|Titre :||Comparative performance of the AUDIT-C in screening for DSM-IV and DSM-5 alcohol use disorders (2012)|
|Auteurs :||D. A. DAWSON ; S. M. SMITH ; T. D. SAHA ; A. D. RUBINSKY ; B. F. GRANT|
|Type de document :||Article : Périodique|
|Dans :||Drug and Alcohol Dependence (Vol.126, n°3, December 2012)|
|Article en page(s) :||384-388|
|Discipline :||PRO (Produits, mode d'action, méthode de dépistage / Substances, action mode, screening methods)|
Thésaurus TOXIBASEALCOOL ; DEPISTAGE ; COMPARAISON ; AUDIT ; DSM (III,IV,5) ; PERFORMANCE
Objective: Under the proposed DSM-5 revision to the criteria for alcohol use disorder (AUD), a substantial proportion of DSM-IV AUD cases will be lost or shifted in terms of severity, with some new cases added. Accordingly, the performance of the AUDIT-C in screening for DSM-IV AUD cannot be assumed to extend to DSM-5 AUD. The objective of this paper is to compare the AUDIT-C in screening for DSM-IV and DSM-5 AUD.
Methods: Using a broad range of performance metrics, the AUDIT-C was tested and contrasted as a screener for DSM-IV AUD (any AUD, abuse and dependence) and DSM-5 AUD (any AUD, moderate AUD and severe AUD) in a representative sample of U.S. adults aged 21 and older and among past-year drinkers.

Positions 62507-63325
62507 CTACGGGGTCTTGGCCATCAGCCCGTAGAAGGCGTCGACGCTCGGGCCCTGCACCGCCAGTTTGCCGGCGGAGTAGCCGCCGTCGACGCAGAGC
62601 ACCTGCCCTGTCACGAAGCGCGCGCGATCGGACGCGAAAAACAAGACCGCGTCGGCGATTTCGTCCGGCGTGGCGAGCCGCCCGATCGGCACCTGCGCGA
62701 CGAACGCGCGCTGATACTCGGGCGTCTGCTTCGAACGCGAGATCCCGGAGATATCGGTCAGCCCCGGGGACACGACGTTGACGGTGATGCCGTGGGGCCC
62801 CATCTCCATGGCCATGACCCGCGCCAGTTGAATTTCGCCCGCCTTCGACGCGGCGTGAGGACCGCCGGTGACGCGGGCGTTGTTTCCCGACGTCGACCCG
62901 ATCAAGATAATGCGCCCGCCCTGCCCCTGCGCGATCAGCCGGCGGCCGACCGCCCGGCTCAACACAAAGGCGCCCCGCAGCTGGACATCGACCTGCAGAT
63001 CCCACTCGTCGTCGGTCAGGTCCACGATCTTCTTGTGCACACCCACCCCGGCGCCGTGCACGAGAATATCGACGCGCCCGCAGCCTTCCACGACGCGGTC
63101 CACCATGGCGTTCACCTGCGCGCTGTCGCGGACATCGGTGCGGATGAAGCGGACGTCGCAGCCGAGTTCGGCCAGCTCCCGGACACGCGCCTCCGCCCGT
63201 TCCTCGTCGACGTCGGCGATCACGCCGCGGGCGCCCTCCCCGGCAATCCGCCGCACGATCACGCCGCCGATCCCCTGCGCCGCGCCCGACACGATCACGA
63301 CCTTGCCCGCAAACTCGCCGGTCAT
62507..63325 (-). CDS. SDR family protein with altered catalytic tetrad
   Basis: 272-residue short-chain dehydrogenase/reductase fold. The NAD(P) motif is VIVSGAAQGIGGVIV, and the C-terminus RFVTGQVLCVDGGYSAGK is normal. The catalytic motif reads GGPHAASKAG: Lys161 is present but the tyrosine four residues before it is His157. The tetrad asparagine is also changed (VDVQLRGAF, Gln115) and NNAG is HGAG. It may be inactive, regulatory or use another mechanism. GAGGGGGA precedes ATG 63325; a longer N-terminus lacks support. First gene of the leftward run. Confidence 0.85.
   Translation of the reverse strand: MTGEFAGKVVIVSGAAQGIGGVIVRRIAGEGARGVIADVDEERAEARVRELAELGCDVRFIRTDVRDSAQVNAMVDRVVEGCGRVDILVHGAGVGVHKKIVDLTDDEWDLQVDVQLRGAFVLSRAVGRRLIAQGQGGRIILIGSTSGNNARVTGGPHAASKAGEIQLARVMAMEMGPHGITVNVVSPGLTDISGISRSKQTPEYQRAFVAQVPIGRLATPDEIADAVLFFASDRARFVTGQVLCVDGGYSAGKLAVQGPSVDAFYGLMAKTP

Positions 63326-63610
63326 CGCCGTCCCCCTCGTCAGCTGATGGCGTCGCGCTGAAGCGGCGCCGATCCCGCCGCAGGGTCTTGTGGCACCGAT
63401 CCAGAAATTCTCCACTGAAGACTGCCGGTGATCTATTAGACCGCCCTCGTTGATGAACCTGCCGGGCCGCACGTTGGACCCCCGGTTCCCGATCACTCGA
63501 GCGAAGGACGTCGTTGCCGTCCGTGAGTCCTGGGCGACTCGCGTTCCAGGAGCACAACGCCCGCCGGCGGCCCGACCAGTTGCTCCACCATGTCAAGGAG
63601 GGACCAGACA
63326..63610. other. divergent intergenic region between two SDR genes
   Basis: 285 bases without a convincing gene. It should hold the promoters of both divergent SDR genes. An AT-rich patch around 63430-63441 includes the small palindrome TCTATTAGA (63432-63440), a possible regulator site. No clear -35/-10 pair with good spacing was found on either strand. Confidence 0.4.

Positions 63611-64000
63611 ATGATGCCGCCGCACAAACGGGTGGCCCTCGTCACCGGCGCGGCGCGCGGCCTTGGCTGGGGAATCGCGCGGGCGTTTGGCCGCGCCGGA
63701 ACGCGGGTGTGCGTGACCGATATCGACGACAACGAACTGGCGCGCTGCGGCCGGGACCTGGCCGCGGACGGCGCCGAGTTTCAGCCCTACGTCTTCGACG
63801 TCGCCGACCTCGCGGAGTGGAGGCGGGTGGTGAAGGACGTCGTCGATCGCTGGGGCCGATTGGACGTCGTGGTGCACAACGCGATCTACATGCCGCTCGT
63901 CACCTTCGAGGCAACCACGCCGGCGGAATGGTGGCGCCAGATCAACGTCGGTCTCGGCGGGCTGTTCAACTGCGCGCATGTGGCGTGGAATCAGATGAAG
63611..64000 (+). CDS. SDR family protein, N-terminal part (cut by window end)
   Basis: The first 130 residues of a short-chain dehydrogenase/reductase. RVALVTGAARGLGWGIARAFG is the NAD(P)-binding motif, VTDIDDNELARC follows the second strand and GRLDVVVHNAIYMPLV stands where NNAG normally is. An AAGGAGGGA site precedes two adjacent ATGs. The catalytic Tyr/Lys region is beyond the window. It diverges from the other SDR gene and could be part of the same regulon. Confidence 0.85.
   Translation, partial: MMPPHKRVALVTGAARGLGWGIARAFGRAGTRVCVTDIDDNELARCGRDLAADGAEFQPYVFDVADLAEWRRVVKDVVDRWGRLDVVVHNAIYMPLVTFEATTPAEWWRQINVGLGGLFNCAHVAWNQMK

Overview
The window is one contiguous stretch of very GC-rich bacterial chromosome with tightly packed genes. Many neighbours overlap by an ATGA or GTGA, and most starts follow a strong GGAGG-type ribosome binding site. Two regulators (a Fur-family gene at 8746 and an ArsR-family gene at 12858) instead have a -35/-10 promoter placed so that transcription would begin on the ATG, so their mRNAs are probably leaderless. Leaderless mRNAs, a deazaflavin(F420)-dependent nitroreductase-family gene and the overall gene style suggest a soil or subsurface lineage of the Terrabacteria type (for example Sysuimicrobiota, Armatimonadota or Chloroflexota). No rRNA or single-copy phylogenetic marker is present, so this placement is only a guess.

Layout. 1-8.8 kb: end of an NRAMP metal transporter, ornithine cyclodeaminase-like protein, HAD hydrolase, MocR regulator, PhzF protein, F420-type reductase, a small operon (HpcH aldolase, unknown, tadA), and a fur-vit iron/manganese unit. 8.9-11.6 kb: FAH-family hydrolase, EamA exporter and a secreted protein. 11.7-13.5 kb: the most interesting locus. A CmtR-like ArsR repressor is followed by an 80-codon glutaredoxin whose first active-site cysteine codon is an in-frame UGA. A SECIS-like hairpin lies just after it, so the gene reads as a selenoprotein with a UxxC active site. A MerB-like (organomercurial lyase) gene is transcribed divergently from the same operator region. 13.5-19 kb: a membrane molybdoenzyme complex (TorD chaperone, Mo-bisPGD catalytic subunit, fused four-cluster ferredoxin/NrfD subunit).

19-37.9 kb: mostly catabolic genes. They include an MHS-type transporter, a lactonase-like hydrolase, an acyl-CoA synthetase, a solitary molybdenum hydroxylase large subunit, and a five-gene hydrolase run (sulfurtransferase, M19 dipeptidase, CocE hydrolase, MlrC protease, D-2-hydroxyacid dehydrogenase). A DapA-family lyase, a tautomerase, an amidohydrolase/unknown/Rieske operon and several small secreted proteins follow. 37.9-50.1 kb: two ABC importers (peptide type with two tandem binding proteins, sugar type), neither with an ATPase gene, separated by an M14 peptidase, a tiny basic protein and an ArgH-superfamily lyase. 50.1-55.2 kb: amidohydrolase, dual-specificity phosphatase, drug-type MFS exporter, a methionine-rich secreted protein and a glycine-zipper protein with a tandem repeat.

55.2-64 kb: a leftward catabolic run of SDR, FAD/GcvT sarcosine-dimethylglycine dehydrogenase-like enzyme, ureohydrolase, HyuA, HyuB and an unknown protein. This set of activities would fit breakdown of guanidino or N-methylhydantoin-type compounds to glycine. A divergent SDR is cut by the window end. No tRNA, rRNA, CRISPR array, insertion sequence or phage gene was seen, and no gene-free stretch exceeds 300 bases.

Results: Optimal AUDIT-C cutpoints were identical for DSM-IV and DSM-5 AUD: >=4 for any AUD, >=3 or >=4 for abuse/moderate AUD and >=4 or >=5 for dependence/severe AUD. Screening performance was slightly better for DSM-5 severe AUD than DSM-IV dependence but did not differ for other diagnoses. At optimal screening cutpoints, positive predictive values were slightly higher for DSM-5 overall AUD and moderate AUD than for their DSM-IV counterparts. Sensitivities were slightly higher for DSM-5 severe AUD than DSM-IV dependence. Optimal screening cutpoints shifted upwards for past-year drinkers but continued to be identical for DSM-IV and DSM-5 disorders.
Conclusions: Clinicians should not face any major overhaul of their current screening procedures as a result of the DSM-5 revision and should benefit from fewer false positive screening results.
|Domaine :||Alcool / Alcohol|
|Affiliation :||Laboratory of Epidemiology and Biometry, Division of Clinical and Biological Research, National Institute on Alcohol Abuse and Alcoholism, National Institutes of Health, Bethesda, MD, USA|